Old:  As briefly as possible, explain why burning oil for heat will increase the total amount of carbon in the atmosphere while burning wood may not.  Be sure to explain why the work "may" was needed in the last sentence.  Your goal is to be brief, but complete.  After reading your explanation, your audience should have all the information it needs to be able to thoughtfully agree or disagree with your argument.  Do this assignment twice; the first time your audience is a third grade science class, and the second time your audience is a group of businessmen and women.
Question 5 (see CWB Requirement 5): What types of writing instruction will be experienced by students? How much class time will be devoted to explicit writing instruction and at what points in the semester? What types of writing support and resources will be provided to students?

New:  <no text provided>
Old:  All written assignments will be reviewed for writing style and clarity.  Individual conferences with a teaching assistant may be possible for some students if the class size and the amount of teaching assistant support permits.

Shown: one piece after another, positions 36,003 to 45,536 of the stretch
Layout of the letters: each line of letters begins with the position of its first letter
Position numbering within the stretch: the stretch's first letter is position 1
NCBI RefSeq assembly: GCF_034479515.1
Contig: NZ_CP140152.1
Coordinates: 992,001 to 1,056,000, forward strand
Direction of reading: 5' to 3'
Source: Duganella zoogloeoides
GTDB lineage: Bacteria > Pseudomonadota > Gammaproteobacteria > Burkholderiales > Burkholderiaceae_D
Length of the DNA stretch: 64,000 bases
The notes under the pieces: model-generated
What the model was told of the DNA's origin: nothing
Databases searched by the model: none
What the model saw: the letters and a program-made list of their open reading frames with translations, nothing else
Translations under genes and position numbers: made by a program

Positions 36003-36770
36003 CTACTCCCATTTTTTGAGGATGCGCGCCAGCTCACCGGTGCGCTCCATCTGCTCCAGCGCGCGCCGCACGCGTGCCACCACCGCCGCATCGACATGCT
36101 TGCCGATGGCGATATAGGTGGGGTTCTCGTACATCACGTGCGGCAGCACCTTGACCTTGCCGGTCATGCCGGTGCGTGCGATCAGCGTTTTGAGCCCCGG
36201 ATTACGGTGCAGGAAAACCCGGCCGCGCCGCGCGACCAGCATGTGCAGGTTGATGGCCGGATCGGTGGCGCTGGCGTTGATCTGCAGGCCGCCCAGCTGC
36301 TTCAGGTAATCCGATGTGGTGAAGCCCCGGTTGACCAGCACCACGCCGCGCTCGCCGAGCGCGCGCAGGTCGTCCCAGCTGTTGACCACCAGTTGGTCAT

Provisional
Syllabus:
Please provide a provisional syllabus for new courses and courses in which changes in content and/or description and/or credits are proposed that include the following information: course goals and description; format/structure of the course (proposed number of instructor contact hours per week, student workload effort per week, etc.); topics to be covered; scope and nature of assigned readings (texts, authors, frequency, amount per week); required course assignments; nature of any student projects; and how students will be evaluated.

The University policy on credits is found under Section 4A of "Standards for Semester Conversion" at http://www.policy.umn.edu/Policies/Education/Education/STUDENTWORK.html . Provisional course syllabus information will be retained in this system until new syllabus information is entered with the next major course modification, This provisional course syllabus information may not correspond to the course as offered in a particular semester.

New:  Syllabus
Contact Hours: 3 hours of lecture per week.
Text:  None at present. However, discussion has begun with Shane Nackerud of the Digital Library Development Lab to convert slides and notes used in this course to an open digital textbook.
Syllabus (topics and learning outcomes):
1.        Evidence of Climate Change, Causes and Contributors, Consequences (1 week, click here):
-        Show the incontrovertible evidence of climate change and its seriousness
-        Fossil fuels producing CO2 as the cause of it
-        Mission: create a mindset to be sustainability conscious
Videos by NASA on changing climate, melting in Greenland and Antarctica; snippet from Racing Extinction on melting of permafrost; animations from NREL/DOE on Greenhouse effect.